Regina Mundi Leuven
Martyn Jones, Jeremy Heuslein, and Dan Leonard (Studio C 3.19)
Please continue to send other mail to the previously-posted Minderbroedersstraat 21 address.
I wish to enact a new policy, starting with this post, and it shall be called: responding to comments. To contextualize this a little bit, when I started blogging for Everydayness last fall, I had a strange idea about "professionalism" with regard to public writing; it entailed my disappearing from view after putting up each post, and holding back from interacting with any followup remarks (except, of course, in cases where my pride urged me to defend myself for something).
My reasons for doing this at the time are largely inchoate and sub-rational to me now, as in retrospect they probably were to me back then (sometimes, you just have to go with your instincts to get things done). But in any case, from this day forward I wish to reply to every person who is so kind as to reply to the content of this fledgling blog, as it struggles to get to its wobbly feet.
So far, this blog has been concerned almost exclusively with the mechanics of making life work in a foreign context. I love the way that this sort of experience naturally leads to missteps and moments of revealed, unavoidable ineptitude, and how humanizing those moments can be when translated into a narrative form, for the agent of ineptitude himself and for other people. However, as my roommates and I gain speed and momentum in our program, I am going to be increasingly drawn to using this space to work out thesis-related ideas. My good friend and roommie (and future something-in-law or whatever), Jeremy, has been using his blog for just this purpose.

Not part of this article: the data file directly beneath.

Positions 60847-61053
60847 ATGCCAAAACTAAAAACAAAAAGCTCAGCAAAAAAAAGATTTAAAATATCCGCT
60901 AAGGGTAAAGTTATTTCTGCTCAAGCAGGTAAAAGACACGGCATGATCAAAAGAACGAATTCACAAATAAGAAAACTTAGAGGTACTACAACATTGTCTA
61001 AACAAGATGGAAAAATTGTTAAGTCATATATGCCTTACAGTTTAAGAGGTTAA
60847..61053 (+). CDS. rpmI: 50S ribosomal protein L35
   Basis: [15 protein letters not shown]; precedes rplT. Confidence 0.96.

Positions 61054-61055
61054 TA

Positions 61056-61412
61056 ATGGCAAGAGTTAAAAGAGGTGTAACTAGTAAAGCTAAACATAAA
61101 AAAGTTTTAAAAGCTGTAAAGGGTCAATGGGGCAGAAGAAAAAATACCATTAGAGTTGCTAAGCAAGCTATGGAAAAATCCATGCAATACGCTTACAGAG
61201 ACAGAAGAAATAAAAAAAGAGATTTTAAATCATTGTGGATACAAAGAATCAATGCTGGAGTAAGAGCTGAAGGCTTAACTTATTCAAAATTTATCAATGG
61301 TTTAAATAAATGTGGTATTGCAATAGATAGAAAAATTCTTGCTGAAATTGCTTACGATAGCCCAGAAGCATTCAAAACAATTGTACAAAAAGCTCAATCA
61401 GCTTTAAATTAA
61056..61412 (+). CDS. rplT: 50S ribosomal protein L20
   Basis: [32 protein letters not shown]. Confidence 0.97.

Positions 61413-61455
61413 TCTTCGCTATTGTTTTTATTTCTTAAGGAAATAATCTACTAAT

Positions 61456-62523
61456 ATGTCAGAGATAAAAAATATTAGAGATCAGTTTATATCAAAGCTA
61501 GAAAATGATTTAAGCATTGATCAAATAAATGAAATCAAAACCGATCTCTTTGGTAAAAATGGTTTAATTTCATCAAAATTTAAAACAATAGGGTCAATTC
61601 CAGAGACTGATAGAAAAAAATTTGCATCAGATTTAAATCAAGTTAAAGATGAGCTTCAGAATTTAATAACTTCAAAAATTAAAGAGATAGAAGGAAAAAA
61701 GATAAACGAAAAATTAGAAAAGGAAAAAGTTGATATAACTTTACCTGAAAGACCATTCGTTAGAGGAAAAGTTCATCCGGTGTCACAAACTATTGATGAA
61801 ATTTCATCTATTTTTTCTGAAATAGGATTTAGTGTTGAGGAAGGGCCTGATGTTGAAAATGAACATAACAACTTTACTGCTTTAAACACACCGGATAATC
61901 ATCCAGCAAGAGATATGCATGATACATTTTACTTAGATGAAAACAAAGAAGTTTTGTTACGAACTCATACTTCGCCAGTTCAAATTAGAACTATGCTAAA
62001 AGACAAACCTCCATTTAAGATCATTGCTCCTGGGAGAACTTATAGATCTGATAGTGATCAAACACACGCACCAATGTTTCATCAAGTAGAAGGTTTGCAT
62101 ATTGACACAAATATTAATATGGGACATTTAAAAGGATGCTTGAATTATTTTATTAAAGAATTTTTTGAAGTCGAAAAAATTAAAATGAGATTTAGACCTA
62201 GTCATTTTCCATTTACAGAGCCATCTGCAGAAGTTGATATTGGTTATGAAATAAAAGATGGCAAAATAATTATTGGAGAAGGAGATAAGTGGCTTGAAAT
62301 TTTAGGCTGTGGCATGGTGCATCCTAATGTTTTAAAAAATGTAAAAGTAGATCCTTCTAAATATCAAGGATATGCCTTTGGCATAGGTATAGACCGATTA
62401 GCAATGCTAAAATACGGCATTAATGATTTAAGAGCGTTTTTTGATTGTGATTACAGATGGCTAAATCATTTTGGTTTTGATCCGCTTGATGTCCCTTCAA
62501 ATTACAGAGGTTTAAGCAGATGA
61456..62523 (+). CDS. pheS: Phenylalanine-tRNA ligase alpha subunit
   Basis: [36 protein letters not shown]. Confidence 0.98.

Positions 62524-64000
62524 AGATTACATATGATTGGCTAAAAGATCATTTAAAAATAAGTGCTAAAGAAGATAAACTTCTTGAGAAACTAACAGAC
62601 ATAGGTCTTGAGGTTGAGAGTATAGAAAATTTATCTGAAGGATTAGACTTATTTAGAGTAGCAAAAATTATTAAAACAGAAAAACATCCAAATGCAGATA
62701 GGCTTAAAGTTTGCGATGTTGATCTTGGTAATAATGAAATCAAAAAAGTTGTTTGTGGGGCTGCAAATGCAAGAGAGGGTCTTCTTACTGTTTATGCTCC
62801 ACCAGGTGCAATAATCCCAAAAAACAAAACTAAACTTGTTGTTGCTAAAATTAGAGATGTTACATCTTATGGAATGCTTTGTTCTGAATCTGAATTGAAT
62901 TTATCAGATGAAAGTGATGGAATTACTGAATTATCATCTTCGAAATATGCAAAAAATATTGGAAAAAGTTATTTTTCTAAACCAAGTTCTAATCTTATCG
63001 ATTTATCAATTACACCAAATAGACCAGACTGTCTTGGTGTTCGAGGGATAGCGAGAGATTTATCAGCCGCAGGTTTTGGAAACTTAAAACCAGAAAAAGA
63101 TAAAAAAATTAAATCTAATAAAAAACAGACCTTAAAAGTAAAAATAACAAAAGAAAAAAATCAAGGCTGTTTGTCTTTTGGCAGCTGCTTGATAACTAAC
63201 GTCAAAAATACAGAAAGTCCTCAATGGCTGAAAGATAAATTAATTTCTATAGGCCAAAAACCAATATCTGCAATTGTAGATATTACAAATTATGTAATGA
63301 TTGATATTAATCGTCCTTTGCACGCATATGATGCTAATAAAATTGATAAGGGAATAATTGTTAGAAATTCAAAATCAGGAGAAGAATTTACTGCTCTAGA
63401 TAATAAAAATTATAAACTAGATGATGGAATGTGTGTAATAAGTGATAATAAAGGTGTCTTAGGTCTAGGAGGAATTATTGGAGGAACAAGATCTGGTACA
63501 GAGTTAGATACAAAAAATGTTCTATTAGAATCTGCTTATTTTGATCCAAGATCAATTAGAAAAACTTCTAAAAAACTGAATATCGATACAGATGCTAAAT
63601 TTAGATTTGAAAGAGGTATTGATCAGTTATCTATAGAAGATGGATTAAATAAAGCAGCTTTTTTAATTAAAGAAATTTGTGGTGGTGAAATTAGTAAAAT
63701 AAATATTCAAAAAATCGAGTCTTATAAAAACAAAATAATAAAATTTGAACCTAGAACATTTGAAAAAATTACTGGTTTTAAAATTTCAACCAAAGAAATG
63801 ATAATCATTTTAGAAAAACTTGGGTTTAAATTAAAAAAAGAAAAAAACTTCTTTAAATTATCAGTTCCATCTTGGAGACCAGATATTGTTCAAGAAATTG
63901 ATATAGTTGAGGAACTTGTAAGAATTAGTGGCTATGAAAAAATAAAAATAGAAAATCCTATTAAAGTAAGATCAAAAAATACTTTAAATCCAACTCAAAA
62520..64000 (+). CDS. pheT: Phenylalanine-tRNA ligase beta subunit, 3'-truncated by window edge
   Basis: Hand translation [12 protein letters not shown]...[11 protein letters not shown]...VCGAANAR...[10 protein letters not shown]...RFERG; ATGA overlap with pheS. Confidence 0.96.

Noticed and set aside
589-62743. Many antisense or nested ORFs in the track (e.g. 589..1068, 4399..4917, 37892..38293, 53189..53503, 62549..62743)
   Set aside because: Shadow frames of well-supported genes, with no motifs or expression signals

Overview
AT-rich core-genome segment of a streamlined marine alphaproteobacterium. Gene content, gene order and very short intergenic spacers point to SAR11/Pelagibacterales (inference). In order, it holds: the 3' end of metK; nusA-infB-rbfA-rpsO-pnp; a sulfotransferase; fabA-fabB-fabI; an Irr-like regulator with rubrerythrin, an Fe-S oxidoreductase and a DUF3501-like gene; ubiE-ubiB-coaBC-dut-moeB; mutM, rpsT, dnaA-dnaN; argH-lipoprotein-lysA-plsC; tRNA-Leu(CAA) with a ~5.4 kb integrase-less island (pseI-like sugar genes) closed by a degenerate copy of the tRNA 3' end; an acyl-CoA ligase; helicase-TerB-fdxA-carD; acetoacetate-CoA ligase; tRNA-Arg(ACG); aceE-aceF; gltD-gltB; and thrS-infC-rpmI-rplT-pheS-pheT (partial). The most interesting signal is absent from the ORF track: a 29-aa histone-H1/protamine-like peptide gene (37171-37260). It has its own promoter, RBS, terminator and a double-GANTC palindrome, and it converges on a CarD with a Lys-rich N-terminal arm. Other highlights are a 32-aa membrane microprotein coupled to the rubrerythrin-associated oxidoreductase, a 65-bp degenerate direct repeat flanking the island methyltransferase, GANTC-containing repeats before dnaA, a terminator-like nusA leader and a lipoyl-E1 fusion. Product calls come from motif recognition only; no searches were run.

My question, if you'd be so kind as to respond, is: would you rather I leave the theological and philosophical speculations to Everydayness, or might I put up some of those thoughts here? I only ask because a lot of it will likely end up being pretty dry, and I certainly don't want to bore anyone.
To be clear, the foibles will undoubtedly continue; the question is only whether the inclusion of less personal content would be welcome or unwelcome among the compassionate, intelligent, and patient people who take a weekly glance at this congealed mess of text and photos.
Okay, great. Cheers everybody; back to the books for me.